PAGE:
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Bringing art to life

Updated: 2020-09-16 07:40:42

( China Daily )

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In an online program, Chinese Paintings' Adventure, real actors bring to life some artworks, such as Xihu Yinqu Tu by Qian Xuan of Song Dynasty (960-1279), which depicts a reclusive poet, his disciple and a crane appreciating plum blossoms, and the Portrait of Yunli, Prince Guo, believed to be the work of Mangguri (1672-1736), both of which are housed at the Palace Museum. [Photo provided to China Daily]

The first episode of the program, Chinese Paintings' Adventure, features Court Ladies Preparing Newly Woven Silk by Tang Dynasty (618-907) painter Zhang Xuan-the existing copy of which is now housed in the Boston Museum of Fine Arts. The painting provides a precious insight into the women working in the ancient royal court.

To make the painting come alive, the show has 12 actresses play the 12 characters depicted in the painting. These include women pounding silk with wooden poles and sewing and ironing freshly-woven silk.

The actresses also have conversations while working. They complain about the demanding job, talk about the different kinds of work assigned by the boss and make fun of one another's techniques.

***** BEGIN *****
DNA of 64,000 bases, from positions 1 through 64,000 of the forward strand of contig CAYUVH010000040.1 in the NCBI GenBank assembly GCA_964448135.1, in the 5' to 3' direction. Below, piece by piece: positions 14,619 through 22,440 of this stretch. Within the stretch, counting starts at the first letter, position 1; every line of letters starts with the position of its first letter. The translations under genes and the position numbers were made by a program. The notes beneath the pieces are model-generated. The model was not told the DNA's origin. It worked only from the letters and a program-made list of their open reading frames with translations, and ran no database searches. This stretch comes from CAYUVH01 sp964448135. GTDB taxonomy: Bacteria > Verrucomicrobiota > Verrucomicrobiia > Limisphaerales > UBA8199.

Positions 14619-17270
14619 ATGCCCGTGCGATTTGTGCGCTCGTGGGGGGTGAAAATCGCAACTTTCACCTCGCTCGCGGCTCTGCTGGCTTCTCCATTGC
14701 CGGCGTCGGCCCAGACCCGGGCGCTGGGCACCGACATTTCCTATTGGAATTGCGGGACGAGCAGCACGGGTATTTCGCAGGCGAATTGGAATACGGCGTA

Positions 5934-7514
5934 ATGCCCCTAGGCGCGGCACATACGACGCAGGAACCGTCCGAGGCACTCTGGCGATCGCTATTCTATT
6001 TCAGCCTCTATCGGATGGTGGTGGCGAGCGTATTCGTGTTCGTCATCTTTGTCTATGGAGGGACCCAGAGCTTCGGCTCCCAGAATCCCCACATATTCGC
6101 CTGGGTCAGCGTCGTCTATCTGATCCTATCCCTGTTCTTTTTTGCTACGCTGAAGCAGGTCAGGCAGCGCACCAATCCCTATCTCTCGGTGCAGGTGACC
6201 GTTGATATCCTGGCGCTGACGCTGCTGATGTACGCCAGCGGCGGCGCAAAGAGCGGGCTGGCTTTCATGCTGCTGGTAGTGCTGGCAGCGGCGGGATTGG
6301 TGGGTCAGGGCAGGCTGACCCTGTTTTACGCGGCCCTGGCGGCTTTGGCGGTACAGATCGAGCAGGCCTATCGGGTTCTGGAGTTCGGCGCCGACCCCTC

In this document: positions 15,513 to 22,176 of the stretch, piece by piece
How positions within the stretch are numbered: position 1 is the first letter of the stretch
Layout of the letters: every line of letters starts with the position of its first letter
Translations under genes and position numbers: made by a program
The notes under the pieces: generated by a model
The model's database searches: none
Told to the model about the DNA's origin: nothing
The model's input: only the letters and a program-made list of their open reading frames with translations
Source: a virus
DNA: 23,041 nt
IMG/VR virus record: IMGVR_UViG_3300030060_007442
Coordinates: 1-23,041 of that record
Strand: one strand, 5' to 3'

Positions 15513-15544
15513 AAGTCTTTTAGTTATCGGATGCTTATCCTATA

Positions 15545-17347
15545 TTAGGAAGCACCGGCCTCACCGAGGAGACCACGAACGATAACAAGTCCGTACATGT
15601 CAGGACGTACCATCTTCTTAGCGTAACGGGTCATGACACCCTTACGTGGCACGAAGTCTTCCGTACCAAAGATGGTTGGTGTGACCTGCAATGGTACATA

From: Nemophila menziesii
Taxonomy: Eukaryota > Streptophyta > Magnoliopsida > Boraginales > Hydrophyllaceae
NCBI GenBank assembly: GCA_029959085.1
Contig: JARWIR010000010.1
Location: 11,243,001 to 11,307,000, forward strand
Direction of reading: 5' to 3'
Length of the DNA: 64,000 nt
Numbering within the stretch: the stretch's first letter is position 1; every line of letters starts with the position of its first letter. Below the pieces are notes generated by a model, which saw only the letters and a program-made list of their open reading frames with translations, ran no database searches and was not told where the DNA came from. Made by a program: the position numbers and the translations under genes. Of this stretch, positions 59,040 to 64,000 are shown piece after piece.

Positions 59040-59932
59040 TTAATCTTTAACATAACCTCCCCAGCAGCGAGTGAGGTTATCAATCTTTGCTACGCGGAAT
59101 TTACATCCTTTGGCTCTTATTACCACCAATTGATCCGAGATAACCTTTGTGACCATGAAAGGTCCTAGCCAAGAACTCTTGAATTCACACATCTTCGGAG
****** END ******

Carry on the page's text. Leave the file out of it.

"I learned about this painting from a textbook in school. The women in the painting are so vivid when they start to talk," commented one fan named Yu Guanghan on micro-blogging platform Sina Weibo.

"The actresses look exactly like the women in the painting. They talk and joke just like we do while working in the office, which is very interesting," commented another fan, Ma Da. "Though the conversation may not be real and was written by the scriptwriters, it's fun to watch."

According to Zhu, so far, the show has received over 26 million views online, which is beyond his expectations.

"It shows that the audience loves this creative way of introducing ancient Chinese paintings," says Zhu.

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